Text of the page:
I got a casual job with a council library in January and also  work for a library shelf ready service.

So I guess the change was I stopped putting things off.

 

Is there something you learned from this that you could recommend to help others who need courage?

Don’t be afraid to admit it if you’re struggling and need help.

I would not have gotten through any of the above without taking medication and seeing a psychologist .

 

Do you think you are able to be more courageous now if the life situation calls for it? Why is that?

I must admit that I’m currently struggling again so I’m not sure how to answer the question.

I guess I can be scared and struggling yet still take action however small whereas before I avoided things.

 

Is there any message you would give to others facing a situation where courage could be needed?

Try to be kind to yourself the same way you would to a friend or family member in the same situation.

Remind yourself it’s not weakness to seek any help you may need including medication if appropriate.

Take things one day at a time and when you’re going through hell, just keep going.

Do add anything else that you think would help others who read your post. For example a website or help line.

The book The Happiness Trap by Russ Harris and the techniques used in Acceptance and Commitment Therapy were helpful for me.

 

 

Thank you Ness, how pleased I am you have contributed to the series. And it is fitting that a fellow blogger’s story concluded not only Series 3 but Women of Courage Stories.

I so hope we can finally meet up in person too with cakies and coffee!!

Take care,

Denyse.

 

 

Social Media for Ness here:

Blog/Website

https://nessiville.blogspot.com/

https://www.facebook.com/Nessofnessville/

Instagram:

http://www.instagram.com/ness_nessville

 

Resources That May Help: 

These sites are Australian-based. 

https://www.panda.org.au/

https://www.sands.org.au/stillbirth-and-newborn-death

Lifeline Australia – 13 11 14 – Crisis Support and Suicide …

Russ Harris: Acceptance Commitment Therapy Information is here. The Happiness Trap is also another resource from Russ.

Breast Cancer resources: from Veronica’s  Women of Courage post found here. 

Pink Hope – Know Your Risk, Change Your Future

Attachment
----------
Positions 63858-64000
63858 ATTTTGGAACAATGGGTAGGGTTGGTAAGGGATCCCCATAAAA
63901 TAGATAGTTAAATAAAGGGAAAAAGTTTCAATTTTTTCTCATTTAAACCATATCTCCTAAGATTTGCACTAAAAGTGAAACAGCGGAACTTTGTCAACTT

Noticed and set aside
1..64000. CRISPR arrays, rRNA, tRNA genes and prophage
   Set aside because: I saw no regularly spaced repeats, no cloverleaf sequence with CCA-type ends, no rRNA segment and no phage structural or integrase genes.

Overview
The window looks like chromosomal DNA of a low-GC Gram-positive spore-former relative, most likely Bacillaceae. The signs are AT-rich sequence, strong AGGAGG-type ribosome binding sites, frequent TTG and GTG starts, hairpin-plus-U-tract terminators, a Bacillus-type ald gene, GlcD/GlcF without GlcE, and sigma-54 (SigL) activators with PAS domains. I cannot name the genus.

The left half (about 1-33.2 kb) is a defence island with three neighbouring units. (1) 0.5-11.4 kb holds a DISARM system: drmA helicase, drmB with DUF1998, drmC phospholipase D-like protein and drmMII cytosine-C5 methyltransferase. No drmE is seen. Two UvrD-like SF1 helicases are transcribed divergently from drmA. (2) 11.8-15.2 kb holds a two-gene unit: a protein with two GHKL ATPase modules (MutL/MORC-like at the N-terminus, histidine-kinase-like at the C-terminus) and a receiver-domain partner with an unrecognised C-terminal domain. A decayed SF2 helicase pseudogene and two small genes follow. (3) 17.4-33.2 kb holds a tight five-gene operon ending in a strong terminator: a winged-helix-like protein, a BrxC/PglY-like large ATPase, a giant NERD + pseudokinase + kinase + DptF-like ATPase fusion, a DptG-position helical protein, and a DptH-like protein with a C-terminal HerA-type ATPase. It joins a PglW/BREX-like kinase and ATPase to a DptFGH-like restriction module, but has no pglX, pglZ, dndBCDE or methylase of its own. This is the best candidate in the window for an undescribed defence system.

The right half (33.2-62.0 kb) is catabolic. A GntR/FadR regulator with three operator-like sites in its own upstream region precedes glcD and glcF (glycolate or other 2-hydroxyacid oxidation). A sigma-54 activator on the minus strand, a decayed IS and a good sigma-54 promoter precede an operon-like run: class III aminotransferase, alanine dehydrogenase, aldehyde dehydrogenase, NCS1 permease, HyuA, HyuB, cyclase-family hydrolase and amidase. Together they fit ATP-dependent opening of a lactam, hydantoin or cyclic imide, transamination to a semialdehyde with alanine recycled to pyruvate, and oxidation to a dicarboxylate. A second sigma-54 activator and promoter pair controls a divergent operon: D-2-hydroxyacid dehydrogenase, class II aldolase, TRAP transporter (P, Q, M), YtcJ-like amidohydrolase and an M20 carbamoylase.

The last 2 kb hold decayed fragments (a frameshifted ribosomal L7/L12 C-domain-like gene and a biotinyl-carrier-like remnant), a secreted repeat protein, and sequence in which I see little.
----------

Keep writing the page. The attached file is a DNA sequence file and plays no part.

http://pinkhope.org.au

Be Dense Aware (Did you know dense breast tissue can make diagnosis more challenging?)

https://www.bedenseaware.com/

iPrevent – Breast Cancer Prevention Through Risk Assessment

https://nbcf.org.au/19/prevention-through-precision-medicine/

Sydney Breast Cancer Foundation – The 3 Step Breast Check

https://www.sbcf.org.au/resources/

National Breast Cancer Foundation – Zero Deaths from Breast Cancer by 2030 campaign

https://nbcf.org.au/

Joining with Natalie here for Weekend Coffee Share.

Copyright © 2021 denysewhelan.com.au – All rights reserved.

FacebooktwitterpinterestFacebooktwitterpinterest
FacebooktwitterpinterestFacebooktwitterpinterest

View. 39/51. #LifeThisWeek. 118/2021.

View. 39/51. #LifeThisWeek. 118/2021.

This post will take a look at ‘view’ the word about seeing and perhaps a ‘point of view’. Using images and words I found of interest in my archives.

And with an update from me at the very end…about Self Care.

 

 

Bernard looking at the view: for whales! None sighted.

 

Papa & 3 Grandkids viewing the water…and seeing ‘little fishies” 2015.

 

This view, of my talented granddaughter who enjoys photography, as she checks an image via the viewfinder. Sydney 2014.

 

The view of me…last one in any kind of education role. Viewed at a TeachMeet in 2015 at the High School I attended 1962-1967. I spoke about my life in education.

 

A not-unfamilar view to regular readers…this is Soldiers Beach in late 2015 with my visiting granddaughters in view.

 

Sunny view of yachts in the background with us having a morning out with a view to greater connection amidst lots of change in 2014.